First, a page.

Bronze Age Beginnings

Saturday, 26 March 2011

Daredevil #85

Cover date: March 1972

Writer: Gerry Conway

Artist: Gene Colan

Inker: Syd Shores

Last issue Matt and Natasha were getting it on in Switzerland, this ish they’re jet-setting back from London – living the high-life in the glamorous 70s, eh Matt? Unfortunately The Gladiator (and gang) is on board for a spot of hijacking, necessitating Matt having to change into his Daredevil garb in the toilet. Not really the way to join the Mile High Club, ol’ hornhead!

I actually quite like this vibe – I can imagine Matt and Natasha hanging out at Studio 54 (a few years later) with the likes of Mick, Bianca, Liza and Jerry, indulging in a life of care-free hedonism.

Conway seems to be enjoying himself here, playing up the soap-opera between Matt, Natasha and Ivan – but what is going on with Ivan’s dialogue? I thought he was Russian? Does this sound like a Russian?

“Thanks for reminding me, sweetheart! Wouldn’t want to ruin baby-mouths complexion, would we?”

“Maybe you’d like to tell us what this stick-up’s all about, hey handsome?”

Conway also introduces a note of tension between his three principals, while cutting away to Karen Page accepting a proposal and heading for Los Angeles, and Foggy Nelson closing-up shop. He really was breaking up the old status-quo, and turning Daredevil into a sophisticated comic (despite the comic book trappings).

The Gene Colan and Syd Shores art is a pleasure – I especially enjoyed the opening splash-page with a symbolic Daredevil floating in the clouds above the 747; it set the mood wonderfully for a cracking good read

Sunday, 20 March 2011

The Demon and the Demi-God!

Every now and then I search eBay for Marvel Bronze Age and look for something I don’t have, looks interesting, and is cheap. I figure it's pot-luck, but if I’m not paying more than I would for a modern comic then I have nothing to lose (except maybe 20 minutes).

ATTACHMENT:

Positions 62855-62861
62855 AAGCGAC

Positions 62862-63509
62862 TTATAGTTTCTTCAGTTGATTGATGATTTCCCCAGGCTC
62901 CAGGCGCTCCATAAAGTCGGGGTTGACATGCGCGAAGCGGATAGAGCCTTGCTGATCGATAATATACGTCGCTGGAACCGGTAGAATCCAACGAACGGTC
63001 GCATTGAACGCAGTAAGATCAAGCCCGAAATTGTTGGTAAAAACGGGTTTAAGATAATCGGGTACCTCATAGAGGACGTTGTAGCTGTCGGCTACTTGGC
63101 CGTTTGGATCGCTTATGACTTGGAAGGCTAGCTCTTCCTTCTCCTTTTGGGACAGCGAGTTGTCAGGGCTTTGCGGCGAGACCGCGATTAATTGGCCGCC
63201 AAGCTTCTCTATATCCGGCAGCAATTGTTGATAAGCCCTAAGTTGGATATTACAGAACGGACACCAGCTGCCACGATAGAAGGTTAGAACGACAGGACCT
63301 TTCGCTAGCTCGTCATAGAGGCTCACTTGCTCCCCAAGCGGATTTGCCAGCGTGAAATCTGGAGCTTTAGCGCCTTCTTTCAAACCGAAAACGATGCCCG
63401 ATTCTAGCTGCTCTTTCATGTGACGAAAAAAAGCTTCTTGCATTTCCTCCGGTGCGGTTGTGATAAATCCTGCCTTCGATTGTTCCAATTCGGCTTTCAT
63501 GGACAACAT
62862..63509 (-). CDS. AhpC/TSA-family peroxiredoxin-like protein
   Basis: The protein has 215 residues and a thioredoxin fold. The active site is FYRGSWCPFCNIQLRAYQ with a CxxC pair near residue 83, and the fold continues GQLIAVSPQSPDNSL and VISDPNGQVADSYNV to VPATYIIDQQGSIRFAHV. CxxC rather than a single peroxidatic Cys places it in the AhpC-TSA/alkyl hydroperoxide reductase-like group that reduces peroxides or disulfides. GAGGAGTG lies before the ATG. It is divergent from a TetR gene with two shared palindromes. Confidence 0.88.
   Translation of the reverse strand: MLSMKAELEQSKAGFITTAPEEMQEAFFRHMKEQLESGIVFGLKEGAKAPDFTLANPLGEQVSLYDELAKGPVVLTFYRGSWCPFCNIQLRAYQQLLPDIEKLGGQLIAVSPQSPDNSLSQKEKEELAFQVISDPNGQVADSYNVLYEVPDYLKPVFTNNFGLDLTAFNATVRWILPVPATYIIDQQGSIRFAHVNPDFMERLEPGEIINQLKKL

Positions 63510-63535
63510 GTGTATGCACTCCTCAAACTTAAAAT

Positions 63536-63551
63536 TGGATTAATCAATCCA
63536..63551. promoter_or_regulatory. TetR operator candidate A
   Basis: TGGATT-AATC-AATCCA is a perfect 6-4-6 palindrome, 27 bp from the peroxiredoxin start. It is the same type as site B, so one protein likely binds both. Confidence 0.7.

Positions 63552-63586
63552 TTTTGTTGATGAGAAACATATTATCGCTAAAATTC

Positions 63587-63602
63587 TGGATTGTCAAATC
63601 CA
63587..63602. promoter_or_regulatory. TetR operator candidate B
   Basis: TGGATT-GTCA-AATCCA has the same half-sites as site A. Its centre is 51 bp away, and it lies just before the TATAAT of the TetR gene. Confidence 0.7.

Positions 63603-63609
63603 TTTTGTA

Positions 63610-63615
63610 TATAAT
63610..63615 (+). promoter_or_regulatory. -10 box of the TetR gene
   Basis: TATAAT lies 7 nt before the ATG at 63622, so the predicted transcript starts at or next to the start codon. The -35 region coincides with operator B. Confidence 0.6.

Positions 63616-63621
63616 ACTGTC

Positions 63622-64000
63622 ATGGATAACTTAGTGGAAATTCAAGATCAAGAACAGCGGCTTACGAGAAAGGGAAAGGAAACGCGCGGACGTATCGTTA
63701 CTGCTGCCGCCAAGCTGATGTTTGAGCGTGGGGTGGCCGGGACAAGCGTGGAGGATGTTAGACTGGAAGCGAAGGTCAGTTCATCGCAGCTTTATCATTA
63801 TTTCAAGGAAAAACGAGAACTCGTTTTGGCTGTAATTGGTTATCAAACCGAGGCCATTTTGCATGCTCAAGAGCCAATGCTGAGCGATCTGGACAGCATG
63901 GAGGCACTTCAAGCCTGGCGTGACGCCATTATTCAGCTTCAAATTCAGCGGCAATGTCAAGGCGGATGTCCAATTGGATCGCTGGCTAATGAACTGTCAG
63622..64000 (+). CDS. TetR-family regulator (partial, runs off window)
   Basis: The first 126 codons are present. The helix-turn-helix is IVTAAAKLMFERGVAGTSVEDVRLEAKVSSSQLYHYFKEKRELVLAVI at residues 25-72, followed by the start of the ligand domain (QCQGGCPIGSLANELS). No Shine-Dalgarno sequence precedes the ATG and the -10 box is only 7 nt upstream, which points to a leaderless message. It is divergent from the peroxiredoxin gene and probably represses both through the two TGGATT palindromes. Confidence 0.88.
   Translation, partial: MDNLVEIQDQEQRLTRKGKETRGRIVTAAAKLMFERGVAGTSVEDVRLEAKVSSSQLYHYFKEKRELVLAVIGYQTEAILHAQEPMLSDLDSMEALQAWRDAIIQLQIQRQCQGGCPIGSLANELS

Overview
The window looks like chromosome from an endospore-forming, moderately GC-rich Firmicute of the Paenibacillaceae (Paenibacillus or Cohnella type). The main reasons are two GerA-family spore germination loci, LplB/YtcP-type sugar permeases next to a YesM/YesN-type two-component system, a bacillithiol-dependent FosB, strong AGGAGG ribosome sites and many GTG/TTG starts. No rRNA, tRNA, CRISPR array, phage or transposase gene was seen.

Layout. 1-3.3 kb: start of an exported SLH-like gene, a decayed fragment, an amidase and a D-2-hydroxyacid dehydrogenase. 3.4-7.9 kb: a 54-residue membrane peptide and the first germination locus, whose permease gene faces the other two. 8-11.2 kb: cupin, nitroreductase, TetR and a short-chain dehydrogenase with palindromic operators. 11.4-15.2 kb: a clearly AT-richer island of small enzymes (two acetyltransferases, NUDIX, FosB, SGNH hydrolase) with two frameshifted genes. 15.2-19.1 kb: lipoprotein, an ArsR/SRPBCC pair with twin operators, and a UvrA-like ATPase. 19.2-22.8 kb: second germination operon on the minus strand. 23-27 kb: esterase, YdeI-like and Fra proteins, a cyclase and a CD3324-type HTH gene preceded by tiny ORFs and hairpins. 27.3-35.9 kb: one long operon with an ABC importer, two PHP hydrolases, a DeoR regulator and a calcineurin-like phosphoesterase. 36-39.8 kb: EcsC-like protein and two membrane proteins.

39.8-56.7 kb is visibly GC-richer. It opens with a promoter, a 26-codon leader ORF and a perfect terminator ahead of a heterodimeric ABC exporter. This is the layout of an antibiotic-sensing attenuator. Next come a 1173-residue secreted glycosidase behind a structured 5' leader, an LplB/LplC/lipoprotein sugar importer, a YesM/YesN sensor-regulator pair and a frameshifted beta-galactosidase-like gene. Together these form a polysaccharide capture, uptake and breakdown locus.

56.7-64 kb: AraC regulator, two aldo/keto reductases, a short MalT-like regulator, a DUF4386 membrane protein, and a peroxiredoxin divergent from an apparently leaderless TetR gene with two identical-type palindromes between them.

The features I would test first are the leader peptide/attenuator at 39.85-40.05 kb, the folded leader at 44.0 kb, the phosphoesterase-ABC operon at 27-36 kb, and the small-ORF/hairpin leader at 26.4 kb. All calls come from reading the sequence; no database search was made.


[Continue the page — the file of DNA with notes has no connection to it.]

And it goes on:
The Champions, more than any other Marvel team, seem to me to be the most emblematic of the Bronze Age; more so than the All-New X-Men (a re-invention of a Silver Age team) and The Defenders (which formed ‘officially’ just as the Bronze Age began) it inexplicably captured the imagination of this particular 10 year old boy with its first issue in 1975.

Starring a motley crew of Silver Age characters and one Bronze Age invention, it was forged at the height of Marvel’s Bronze Age – when it seemed a new concept (good or bad) was being published every other month.

That being said, despite an intriguing mix of characters, it never particularly worked. Hampered initially by some uninspired Don Heck art and a concept in search of a direction, it improved towards the end of its short life with the arrival of John Byrne on art but completely failed to fulfil its potential.

So, for 30p I snagged The Champions #10 (Jan 1976) by Bill Mantlo and Bob Hall. And for 30p I got the skrag end of a skirmish between The Champions and three of Russia’s super-heroes (and a super-villain). No foot notes, no re-cap pages, but it didn’t matter. That old saying about every comic being someone’s first is true, but every comic I read as a kid was my first and what I didn’t know made me want to read more. Sod having everything explained to me, I just wanted something that excited me to read the next issue (and maybe scour the second-hand bookstalls for the previous issues). This didn’t really excite me though.

Angel, Iceman, Hercules and Ghost Rider have been imprisoned underground by Darkstar (hence the cover) while the Black Widow and Ivan, and some other guy, are held captive aboard a ‘hovering supersonic craft’. Turns out that that the Crimson Dynamo is Ivan’s presumed dead son, who wants revenge on his old Dad because of some brainwashing.

I have no idea why The Griffin (an American?) is piloting the craft.

A fairly uninspired fight closes the comic, but what would have brought me back next month was the ‘defection’ of Darkstar. The Champions really needed another female member.

The art by Bob Hall was certainly an improvement over Don Heck, and Bill Mantlo was the go-to Marvel Bronze Age writer who more often than not turned in an entertaining comic. This just wasn’t one of them.

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